The war against wokeness is an inevitability, one that is either ignored or unknown to those who accept the whitewashed history that the anti-woke warriors seek to preserve. While some see this as part of the backlash to the racial reckoning of 2020, the cyclical effort to stymie progress is as predictable as a pendulum.
When more than 90% of Black men in the post-civil war south registered to vote, the racial resentment resulted in poll disenfranchisement, Jim Crow, and the Black codes that fed the exploding prison labor industry. After the first world war, more than 380,000 Black veterans returned to the south and began asserting their rights, producing a nationwide lynching epidemic. The integration of the US armed forces created the Dixiecrat movement. Civil rights legislation created a mass migration of southern conservatives from the Democratic Party to the GOP.
And this year, the pro-racist movement convinced its followers to publicly come out against antiracism, empowering “small government” conservatives who were previously whining about the whittling away of their “freedoms” to start demanding that the government regulate reproductive rights, sexual identity and gender expression.
Our nation has always used misinformation as kindling for a bonfire that draws “patriotic” moths to an undemocratic flame. Ultimately, the rise of the anti-woke movement is the latest iteration of the effort to maintain the existing social and political order. It is just another “label without meaning”: a cloak for racism, homophobia, transphobia and all manner of inequality. At its core is the desire to form a less perfect union, establish injustice and dismantle domestic tranquility. It is unpatriotic. To be anti-woke is to be anti-American.
Contrary to the claims of those who profess to know “what MLK would have wanted”, King spoke more about being woke than he did about dreams or mountaintops. His Remaining Awake speech contradicted the conservative assertion that institutional racism is a myth and dispelled any notion that the US is not a racist country. In his 1964 address to Oberlin College, King called racism a “national problem”, explaining that “everyone must share in the guilt as individuals and as institutions”. Anti-woke activists would have hated his 1966 lecture at Southern Methodist University, when the speech included a version of history that began in 1619 as the “first Negro slaves landed on the shores of this nation … against their will”. That sounds a lot like critical race theory. Maybe he was trying to teach people how to be an anti-racist.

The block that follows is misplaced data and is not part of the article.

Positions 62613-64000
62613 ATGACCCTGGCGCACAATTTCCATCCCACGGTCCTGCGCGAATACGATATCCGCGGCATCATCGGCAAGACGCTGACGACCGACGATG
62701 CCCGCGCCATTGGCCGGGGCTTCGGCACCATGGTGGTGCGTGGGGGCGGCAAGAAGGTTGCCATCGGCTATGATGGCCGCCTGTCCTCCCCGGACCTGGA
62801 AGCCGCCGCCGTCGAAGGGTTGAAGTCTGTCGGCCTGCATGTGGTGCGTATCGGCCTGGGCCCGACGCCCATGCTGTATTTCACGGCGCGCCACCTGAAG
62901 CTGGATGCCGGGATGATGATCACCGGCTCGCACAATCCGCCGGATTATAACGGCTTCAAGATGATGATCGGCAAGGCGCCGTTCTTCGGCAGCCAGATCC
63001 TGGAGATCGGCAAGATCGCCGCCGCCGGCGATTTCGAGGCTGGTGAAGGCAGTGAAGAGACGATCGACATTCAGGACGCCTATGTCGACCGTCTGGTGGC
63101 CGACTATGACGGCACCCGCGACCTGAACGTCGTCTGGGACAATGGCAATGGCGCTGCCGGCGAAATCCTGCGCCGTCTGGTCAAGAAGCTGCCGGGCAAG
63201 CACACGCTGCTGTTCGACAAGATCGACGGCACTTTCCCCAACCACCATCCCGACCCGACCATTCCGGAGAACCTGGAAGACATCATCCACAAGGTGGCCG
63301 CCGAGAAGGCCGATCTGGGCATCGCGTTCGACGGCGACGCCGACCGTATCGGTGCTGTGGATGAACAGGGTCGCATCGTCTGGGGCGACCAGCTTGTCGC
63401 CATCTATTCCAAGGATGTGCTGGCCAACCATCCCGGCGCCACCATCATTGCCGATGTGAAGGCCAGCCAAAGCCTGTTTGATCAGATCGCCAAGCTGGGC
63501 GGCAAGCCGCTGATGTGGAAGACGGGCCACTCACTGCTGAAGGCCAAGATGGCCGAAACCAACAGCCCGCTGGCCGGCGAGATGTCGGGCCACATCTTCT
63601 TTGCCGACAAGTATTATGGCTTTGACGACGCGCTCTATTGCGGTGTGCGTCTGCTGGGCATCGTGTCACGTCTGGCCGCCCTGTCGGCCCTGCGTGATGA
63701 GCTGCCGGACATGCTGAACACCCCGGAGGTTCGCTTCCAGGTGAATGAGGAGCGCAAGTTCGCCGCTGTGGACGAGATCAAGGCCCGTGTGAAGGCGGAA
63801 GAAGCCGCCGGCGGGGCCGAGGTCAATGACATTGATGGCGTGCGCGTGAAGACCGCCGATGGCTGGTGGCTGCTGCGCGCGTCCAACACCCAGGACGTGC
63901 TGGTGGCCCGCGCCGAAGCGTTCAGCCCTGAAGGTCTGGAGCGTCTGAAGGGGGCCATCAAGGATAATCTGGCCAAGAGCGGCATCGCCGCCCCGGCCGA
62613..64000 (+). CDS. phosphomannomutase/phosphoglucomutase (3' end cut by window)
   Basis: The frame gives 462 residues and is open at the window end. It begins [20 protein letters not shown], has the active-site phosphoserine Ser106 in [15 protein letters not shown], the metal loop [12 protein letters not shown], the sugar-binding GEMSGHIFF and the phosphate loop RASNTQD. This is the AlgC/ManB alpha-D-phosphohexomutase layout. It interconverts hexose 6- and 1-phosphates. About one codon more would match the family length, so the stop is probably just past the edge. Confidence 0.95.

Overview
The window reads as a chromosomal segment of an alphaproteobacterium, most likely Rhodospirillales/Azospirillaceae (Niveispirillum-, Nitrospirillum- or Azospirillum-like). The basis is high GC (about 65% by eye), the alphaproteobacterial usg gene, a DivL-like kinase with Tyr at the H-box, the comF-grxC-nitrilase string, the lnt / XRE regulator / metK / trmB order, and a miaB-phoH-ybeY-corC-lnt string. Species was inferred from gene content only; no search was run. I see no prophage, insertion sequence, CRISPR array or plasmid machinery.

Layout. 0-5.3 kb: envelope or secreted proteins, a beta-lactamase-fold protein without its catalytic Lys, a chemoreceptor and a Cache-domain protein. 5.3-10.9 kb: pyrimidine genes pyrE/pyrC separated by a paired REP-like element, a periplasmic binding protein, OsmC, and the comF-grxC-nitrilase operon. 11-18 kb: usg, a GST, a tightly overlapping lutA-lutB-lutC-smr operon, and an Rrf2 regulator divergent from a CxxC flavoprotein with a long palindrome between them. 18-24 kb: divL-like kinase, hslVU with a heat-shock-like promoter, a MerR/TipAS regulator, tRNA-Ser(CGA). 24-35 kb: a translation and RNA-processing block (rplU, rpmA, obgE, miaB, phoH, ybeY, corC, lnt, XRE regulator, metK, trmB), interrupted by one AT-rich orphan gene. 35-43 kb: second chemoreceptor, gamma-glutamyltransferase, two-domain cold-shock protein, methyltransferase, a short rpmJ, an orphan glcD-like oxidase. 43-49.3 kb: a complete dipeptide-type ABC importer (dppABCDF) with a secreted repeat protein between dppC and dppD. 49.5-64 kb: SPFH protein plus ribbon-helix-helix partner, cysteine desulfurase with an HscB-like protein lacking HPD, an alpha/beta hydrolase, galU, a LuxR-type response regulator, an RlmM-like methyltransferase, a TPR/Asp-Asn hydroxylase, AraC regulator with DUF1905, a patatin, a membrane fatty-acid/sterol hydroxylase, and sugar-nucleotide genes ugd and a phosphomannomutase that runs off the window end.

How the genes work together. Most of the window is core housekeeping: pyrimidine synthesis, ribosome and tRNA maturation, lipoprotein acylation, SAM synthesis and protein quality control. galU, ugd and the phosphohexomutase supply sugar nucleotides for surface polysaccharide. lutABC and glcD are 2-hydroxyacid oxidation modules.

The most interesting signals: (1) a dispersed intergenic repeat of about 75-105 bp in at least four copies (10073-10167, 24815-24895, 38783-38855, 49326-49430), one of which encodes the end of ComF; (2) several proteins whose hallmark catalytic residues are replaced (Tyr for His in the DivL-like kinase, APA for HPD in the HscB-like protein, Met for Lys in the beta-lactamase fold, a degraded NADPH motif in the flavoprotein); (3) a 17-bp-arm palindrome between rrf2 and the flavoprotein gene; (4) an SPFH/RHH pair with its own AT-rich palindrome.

On 31 March 1968, King decided to sprinkle a few Bible verses into his trusty speech for a sermon at the National Cathedral in Washington DC. In the church called the “spiritual home for the nation”, King gave the most complete version of Remaining Awake Through a Revolution. It was longer than the I Have a Dream and I Have Been to the Mountaintop speeches combined. King explained that battling injustice would cause some Americans to lash out against those fighting to live in a free country. Still, he admonished the worshippers to stay woke, while he offered what still stands as the clearest explanation for the entire phenomenon.
“I say to you that our goal is freedom, and I believe we are going to get there because however much she strays away from it, the goal of America is freedom,” King preached, before revealing the reason why he believed the beta version of the anti-woke movement was doomed.
“If the inexpressible cruelties of slavery couldn’t stop us, the opposition that we now face will surely fail … however dark it is, however deep the angry feelings are, and however violent explosions are, I can still sing We Shall Overcome.”
Four days after he assured the nation that “we shall overcome because the arc of the moral universe is long, but it bends toward justice”, an anti-woke warrior fired a bullet into Martin Luther King’s face.
So was King wrong?
Maybe the moral arc of the universe is just part of a circle that bends towards whiteness. Perhaps the lesson of 2022 is those who refuse to teach America’s true history have doomed us to repeat it. Or maybe it is a lesson in physics – for every positive action there is an equal and opposite backlash. Emancipation, then mass incarceration. Reconstruction, then segregation. The civil rights movement begat the states’ rights movement. The 1619 Project spawned the 1776 Project. LGBTQ+ pride produced “don’t say gay”. The response to critical race theory was the “great replacement theory”. Black Lives Matter spawned White Lives Matter. And when the murder of George Floyd opened the eyes of people who say they “don’t see color”, the racial reckoning resulted in an equal and opposite white backlash that morphed into the anti-woke movement.
On 5 April 1968, the president of the United States joined an estimated 4,000 mourners to remember King at the church where he delivered his last sermon. As a bell tolled and worshippers exited, a group of white children standing outside began singing We Shall Overcome.
This, my friend, is the oxymoron of America. And that is the lesson for 2022. The only reliable thing in America is the recurring racial backlash; everything else is sermon and song. Progress is fragile. Momentum is fleeting. This country is not a pendulum; it is a metronome. And King was right: we shall overcome. He was also correct when he told the audience at the National Cathedral that “truth, crushed to the ground, will rise again”.
2022 was about the crushing.
This content was originally published here.